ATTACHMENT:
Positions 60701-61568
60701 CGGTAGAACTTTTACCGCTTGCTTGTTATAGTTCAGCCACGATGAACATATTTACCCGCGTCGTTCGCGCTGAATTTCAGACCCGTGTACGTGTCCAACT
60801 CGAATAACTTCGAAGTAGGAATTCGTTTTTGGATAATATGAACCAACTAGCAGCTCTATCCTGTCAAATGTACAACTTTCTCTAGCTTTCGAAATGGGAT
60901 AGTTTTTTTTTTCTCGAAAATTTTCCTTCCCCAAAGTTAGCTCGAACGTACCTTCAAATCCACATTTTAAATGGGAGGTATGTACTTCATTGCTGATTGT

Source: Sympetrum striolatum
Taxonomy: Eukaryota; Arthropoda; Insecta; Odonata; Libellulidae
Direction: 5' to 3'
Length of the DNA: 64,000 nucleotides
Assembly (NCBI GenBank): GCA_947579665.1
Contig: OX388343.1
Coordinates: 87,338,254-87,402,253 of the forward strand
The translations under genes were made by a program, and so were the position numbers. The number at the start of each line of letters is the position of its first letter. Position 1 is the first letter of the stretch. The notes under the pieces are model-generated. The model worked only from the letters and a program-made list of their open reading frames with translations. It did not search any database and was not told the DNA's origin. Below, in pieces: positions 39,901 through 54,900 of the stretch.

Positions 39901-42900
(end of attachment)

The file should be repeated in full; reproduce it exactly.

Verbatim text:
Positions 60701-61568
60701 CGGTAGAACTTTTACCGCTTGCTTGTTATAGTTCAGCCACGATGAACATATTTACCCGCGTCGTTCGCGCTGAATTTCAGACCCGTGTACGTGTCCAACT
60801 CGAATAACTTCGAAGTAGGAATTCGTTTTTGGATAATATGAACCAACTAGCAGCTCTATCCTGTCAAATGTACAACTTTCTCTAGCTTTCGAAATGGGAT
60901 AGTTTTTTTTTTCTCGAAAATTTTCCTTCCCCAAAGTTAGCTCGAACGTACCTTCAAATCCACATTTTAAATGGGAGGTATGTACTTCATTGCTGATTGT

Source: Sympetrum striolatum
Taxonomy: Eukaryota; Arthropoda; Insecta; Odonata; Libellulidae
Direction: 5' to 3'
Length of the DNA: 64,000 nucleotides
Assembly (NCBI GenBank): GCA_947579665.1
Contig: OX388343.1
Coordinates: 87,338,254-87,402,253 of the forward strand
The translations under genes were made by a program, and so were the position numbers. The number at the start of each line of letters is the position of its first letter. Position 1 is the first letter of the stretch. The notes under the pieces are model-generated. The model worked only from the letters and a program-made list of their open reading frames with translations. It did not search any database and was not told the DNA's origin. Below, in pieces: positions 39,901 through 54,900 of the stretch.

Positions 39901-42900